U.S. Embassy In Minsk Again Tells Americans To Leave Belarus

Greece’s prime minister pledged on August 21 after a meeting with Ukrainian President Volodymyr Zelenskiy to help train Ukrainian F-16 warplane pilots and assist in the reconstruction of Ukraine, particularly the port city of Odesa.

Zelenskiy, speaking at a news conferenc in Athens on August 21 alongside Greek Prime Minister Kyriakos Mitsotakis, called the promise “an important result for the air coalition” and thanked Greece for the offer.

Training by an 11-nation coalition is to begin this month, and officials hope pilots will be ready by early 2024.

Mitsotakis said Greece would “be present” in the effort to reconstruct and rebuild Ukraine with “particular emphasis on Odesa.”

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Greece has already joined its NATO and EU partners in strongly backing Ukraine against the Russian invasion. It has also provided material military assistance in the form of armored personnel carriers and ammunition.

Zelenskiy is in the Greek capital for talks with the country’s leaders and to attend an informal meeting of representatives of Balkan countries and top European Union officials.

He was to join in an informal dinner organized by Mitsotakis for top officials from nine Balkan nations as well as European Commission President Ursula von der Leyen and European Council head Charles Michel to discuss the Western Balkans’ future in the EU, Mitsotakis’s office said.

Earlier on August 21, Ukrainian President Volodymyr Zelenskiy has thanked Danish lawmakers for their support in helping Kyiv fight off Russia’s invasion, while Moscow said that the decision by Denmark and the Netherlands to send F-16 jet fighters to Ukraine would escalate the war.

Zelenskiy’s comments in Copenhagen on August 21 came a day after he announced that Denmark had approved sending 19 of the advanced warplanes to Ukraine. Zelenskiy also said that the Netherlands had agreed to send 42 F-16s, although Dutch Prime Minister Mark Rutte said that while his country has 42 of the planes available, it has yet to decide whether all of them will be donated.

Ukraine has repeatedly requested F-16 fighters from its Western partners, and Denmark and the Netherlands are the first to answer the call. Kyiv has said it needs the planes to bolster its dwindling fleet of Soviet-era jets as it carries on with a counteroffensive in the face of a significant Russian advantage in the skies over Ukraine.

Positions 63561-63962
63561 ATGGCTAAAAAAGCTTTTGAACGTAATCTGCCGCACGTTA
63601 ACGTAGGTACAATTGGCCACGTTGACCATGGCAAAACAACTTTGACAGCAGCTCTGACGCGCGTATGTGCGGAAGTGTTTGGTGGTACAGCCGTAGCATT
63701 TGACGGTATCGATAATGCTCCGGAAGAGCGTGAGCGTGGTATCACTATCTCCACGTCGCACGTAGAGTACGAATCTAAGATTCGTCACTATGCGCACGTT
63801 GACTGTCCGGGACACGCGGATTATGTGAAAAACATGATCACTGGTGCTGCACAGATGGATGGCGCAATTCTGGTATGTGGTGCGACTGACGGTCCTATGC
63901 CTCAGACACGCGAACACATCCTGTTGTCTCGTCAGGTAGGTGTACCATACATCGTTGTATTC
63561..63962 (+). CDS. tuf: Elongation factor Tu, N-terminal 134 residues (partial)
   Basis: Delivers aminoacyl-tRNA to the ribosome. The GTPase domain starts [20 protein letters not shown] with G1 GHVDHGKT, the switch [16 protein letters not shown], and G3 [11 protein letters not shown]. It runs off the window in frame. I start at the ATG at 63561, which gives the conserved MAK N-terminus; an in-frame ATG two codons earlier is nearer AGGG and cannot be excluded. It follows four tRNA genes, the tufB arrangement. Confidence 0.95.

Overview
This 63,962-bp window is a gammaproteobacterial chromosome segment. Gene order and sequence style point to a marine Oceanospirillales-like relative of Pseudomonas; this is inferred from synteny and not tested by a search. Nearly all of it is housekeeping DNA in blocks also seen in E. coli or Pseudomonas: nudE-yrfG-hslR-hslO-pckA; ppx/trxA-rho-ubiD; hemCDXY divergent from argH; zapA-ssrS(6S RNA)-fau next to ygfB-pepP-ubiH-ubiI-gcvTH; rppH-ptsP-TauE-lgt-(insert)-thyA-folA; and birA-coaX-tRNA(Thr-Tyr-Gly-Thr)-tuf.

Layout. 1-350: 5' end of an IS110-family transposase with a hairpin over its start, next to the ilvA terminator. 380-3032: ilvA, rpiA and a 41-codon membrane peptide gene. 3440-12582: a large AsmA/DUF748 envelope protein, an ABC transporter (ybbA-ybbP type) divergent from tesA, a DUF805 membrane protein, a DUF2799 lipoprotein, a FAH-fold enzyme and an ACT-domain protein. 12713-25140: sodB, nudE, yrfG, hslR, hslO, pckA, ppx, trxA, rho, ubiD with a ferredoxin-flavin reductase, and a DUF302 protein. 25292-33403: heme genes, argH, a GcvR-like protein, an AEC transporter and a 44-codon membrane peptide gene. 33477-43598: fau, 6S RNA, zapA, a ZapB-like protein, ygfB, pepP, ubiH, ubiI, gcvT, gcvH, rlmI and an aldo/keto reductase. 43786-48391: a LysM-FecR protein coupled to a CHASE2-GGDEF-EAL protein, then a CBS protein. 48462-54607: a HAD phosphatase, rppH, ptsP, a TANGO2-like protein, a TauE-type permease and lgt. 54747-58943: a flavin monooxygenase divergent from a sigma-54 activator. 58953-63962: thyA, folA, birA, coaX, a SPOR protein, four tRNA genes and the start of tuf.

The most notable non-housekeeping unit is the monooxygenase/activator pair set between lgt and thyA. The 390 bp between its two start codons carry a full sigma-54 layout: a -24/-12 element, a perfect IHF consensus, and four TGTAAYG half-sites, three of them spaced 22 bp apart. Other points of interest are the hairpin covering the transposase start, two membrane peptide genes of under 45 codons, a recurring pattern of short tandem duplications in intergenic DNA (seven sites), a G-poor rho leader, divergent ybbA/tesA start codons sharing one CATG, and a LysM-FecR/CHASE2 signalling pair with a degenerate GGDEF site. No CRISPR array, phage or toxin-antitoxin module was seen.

On August 20, Zelenskiy thanked the Netherlands and Denmark for their pledges to deliver the F-16s, saying: “We are working, making Ukraine stronger, and the Ukrainian air defenses more secure!”

Addressing Danish lawmakers, Zelenskiy said on August 21 that “all of Russia’s neighbors are under threat if Ukraine does not prevail” in the now 18-month-long war launched by Moscow.

Zelenskiy later told a large outdoor crowd in Copenhagen that “we are confident that Russia will lose this war.”

Denmark and the Netherlands, both NATO members, announced their decisions to donate the F-16s to Ukraine in a joint statement on August 20, but did not specify the number of aircraft.

Denmark has suggested that its F-16s could be delivered by the end of the year after four to six months of training.

WATCH: Residents of the northern Ukrainian city of Chernihiv gathered at makeshift memorials on August 20 to honor those killed a day earlier in a Russian missile strike. At least seven people died, including 22-year-old Nazar Yushchenko and a 6-year-old girl named Sofia.

Rutte did not provide a number or a time frame for deliveries, indicating that some of the 42 aircraft that the Netherlands has available would be needed for training purposes and that timing depended on the readiness of Ukrainian crews and infrastructure.

“The F-16s will not help immediately now with the war effort. It is anyway a long-term commitment from the Netherlands,” Rutte said. “We want them to be active and operational as soon as possible.… Not for the next month, that’s impossible, but hopefully soon afterward.”

Both the Netherlands and Denmark are members of a Western coalition that is training Ukrainian pilots — first in Denmark and then in Romania — to fly the sophisticated F-16. While Zelenskiy declined while in the Netherlands to say how many Ukrainian pilots would be trained, Denmark said last week that training would begin this month.

Ukrainian President Volodymyr Zelenskiy speaks to members of the Danish parliament in Copenhagen on August 21.


Ukrainian President Volodymyr Zelenskiy speaks to members of the Danish parliament in Copenhagen on August 21.

The United States last week authorized Denmark and the Netherlands to deliver the American-made F-16s to Ukraine.

On August 21, Danish Defense Minister Jakob Ellemann-Jensen told the Ritzau news agency that Kyiv may only use the Danish and Dutch F-16s within Ukrainian territory.

“We donate weapons under the condition that they are used to drive the enemy out of the territory of Ukraine. And no further than that,” Ellemann-Jensen was quoted as saying. “Those are the conditions, whether it’s tanks, fighter planes, or something else.”

Russia on August 21 condemned the decisions by Denmark and the Netherlands to provide the aircraft.

“The fact that Denmark has now decided to donate 19 F-16 aircraft to Ukraine leads to an escalation of the conflict,” Russian Ambassador to Denmark Vladimir Barbin said in a statement cited by the Ritzau news agency on August 21.

“By hiding behind a premise that Ukraine itself must determine the conditions for peace, Denmark seeks with its actions and words to leave Ukraine with no other choice but to continue the military confrontation with Russia,” Barbin said.

With reporting by AP, AFP, and Reuters
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